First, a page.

Is the US Merely Agitating the Iraqi Government..?

By Yara Kamaran Ismael:

In the warfare with the exceedingly forceful and well-equipped ISIS, the minorities in Iraq are demanding to be armed in order to safeguard their areas that were neglected by the official Iraqi military. Arming those forces through the Iraqi government is muddling the affair even more. The weapons and ammunition that were meant for the local forces are not always reaching them once they go through the Iraqi defense system. In response to that issue, the US proposed a resolution.

In a 60-2 vote, The House Armed Services Committee approved the national defense bill that meant $715 million was to be invested in the war against terror in Iraq. Further, it apportioned 25% of the bill to the Sunni tribes battling ISIS in Al-Anbar Province west of Baghdad, and to the Kurdish Peshmerga: ‘‘(A) IN GENERAL.—Of the funds authorized to be appropriated under this section for fiscal year 2016, not less than 25 percent of such funds shall be obligated and expended for assistance directly to the groups described in subparagraph (E)” (‘National Defense Authorization Act’).

It also stipulated that, in case the Iraqi government did not comply with the resolution and continued to neglect minorities in the country, then the US would expand their commitment to the Sunni tribes and the Peshmergas up to 60 percent of the funds: ‘‘(B) ADDITIONAL DIRECT ASSISTANCE.— The Secretaries shall obligate and expend not less than an additional 60 percent of all unobligated funds authorized to be appropriated under this section for fiscal year 2016 for assistance directly to the groups described in subparagraph (E)” (‘National Defense Authorization Act’).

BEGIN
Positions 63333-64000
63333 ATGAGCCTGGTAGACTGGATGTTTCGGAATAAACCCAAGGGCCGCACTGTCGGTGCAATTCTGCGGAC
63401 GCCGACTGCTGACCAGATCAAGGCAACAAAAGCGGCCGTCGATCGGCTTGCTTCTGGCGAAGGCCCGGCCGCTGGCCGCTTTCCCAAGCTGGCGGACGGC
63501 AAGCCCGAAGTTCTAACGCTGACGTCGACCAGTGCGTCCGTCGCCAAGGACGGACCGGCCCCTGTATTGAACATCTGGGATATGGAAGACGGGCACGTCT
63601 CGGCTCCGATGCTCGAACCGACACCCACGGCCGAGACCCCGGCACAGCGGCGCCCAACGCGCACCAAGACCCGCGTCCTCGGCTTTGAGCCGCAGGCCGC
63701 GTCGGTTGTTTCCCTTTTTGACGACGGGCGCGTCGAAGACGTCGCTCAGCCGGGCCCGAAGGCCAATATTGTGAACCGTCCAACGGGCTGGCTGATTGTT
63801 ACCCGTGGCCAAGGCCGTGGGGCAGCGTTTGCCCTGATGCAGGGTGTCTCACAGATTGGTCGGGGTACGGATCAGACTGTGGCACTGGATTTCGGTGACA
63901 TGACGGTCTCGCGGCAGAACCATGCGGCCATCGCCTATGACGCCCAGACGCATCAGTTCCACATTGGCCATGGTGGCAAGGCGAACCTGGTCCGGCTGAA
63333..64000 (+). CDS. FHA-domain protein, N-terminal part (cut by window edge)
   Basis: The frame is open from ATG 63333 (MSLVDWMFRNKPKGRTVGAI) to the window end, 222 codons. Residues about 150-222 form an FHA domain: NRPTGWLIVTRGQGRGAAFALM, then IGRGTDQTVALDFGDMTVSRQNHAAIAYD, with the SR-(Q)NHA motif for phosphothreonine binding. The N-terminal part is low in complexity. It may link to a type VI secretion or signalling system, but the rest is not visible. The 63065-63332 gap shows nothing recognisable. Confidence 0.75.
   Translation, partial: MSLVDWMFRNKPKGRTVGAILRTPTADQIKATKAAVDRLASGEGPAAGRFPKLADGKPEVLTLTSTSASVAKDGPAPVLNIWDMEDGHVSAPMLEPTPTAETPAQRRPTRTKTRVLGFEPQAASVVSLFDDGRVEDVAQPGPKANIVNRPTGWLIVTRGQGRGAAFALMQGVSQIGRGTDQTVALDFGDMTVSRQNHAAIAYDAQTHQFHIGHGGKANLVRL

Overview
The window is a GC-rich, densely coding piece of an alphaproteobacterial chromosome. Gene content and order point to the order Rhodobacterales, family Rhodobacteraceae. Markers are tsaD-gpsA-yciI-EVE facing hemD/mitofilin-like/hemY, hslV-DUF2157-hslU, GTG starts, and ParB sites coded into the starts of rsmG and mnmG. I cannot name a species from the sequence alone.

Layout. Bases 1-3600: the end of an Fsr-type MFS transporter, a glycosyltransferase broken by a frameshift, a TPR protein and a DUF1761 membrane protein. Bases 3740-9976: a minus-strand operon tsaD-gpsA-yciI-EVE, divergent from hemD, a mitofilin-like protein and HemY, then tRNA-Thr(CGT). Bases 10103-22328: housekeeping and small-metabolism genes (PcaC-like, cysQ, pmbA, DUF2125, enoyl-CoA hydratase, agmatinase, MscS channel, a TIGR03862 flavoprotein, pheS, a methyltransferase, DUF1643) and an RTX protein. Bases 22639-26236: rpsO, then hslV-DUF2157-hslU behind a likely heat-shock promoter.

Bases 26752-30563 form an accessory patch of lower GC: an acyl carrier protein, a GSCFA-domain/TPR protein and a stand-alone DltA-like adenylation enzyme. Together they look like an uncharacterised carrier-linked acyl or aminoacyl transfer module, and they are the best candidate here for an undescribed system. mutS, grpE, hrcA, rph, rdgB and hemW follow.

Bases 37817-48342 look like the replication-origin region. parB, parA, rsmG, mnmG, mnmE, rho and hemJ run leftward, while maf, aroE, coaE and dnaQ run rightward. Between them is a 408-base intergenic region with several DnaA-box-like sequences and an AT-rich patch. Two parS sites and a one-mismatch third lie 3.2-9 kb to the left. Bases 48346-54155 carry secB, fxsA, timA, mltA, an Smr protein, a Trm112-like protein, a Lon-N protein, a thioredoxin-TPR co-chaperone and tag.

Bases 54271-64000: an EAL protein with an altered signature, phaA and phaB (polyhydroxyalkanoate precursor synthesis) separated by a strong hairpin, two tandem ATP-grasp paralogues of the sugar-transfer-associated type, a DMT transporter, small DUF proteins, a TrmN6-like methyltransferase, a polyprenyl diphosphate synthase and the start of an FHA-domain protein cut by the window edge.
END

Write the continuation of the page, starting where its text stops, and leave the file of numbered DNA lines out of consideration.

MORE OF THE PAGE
In an endeavor to equip the Kurds and Sunnis directly, Congressional officials declared them as ‘countries’, which vexed the ruling Shiites in Iraq, who proclaimed that the US is bypassing the Iraqi government and that it is also paving the way for the partition of Iraq into three states, Kurdistan, Shiitestan and Sunnistan.

In reality, this scenario is repeating itself for the second time. The first was during Al-Maliki’s first presidential term when the American Army and General David Petraeus were still present in Iraq in 2007 and there existed similar problems with the terrorists of ‘Al-Qaeda’; the United States requested to arm the Sunnis in the area to fight those radicals in lieu of the Iraqi army. The Iraqi government took the same approach at that time.

In the same way as Maliki, the former prime minister of Iraq, relinquished the city of Mosul to ISIS, the Al-Abadi government, which pledged change to the world, is doing the same thing at the moment; only the setting is dissimilar, it is in Anbar this time.

Following numerous appeals and pressures on the US from the Iraqi government for the Congress to re-appraise the provision, Homeland Security Committee Chairman, Michael McCaul has stated that the action of arming the Kurds and the Sunnis without the permission of the Iraqi government would mean undermining the principally Shiite-rule government in Baghdad. Was America merely agitating the Iraqi government by asserting its capability to support the Kurds and the Sunnis if Baghdad continues to neglect them in the war against ISIS?

As a result of all these complications, the Peshmerga, the only effective forces holding back ISIS on a 1500 km long frontline, and the Sunnis, the only power defending their cities, are left inadequately defended and armed; this could enormously affect the progress of the war and cause many more atrocities.

Yara Kamaran Ismael is a Kurdish high school student, born in Baghdad and living in the United States since 2014.

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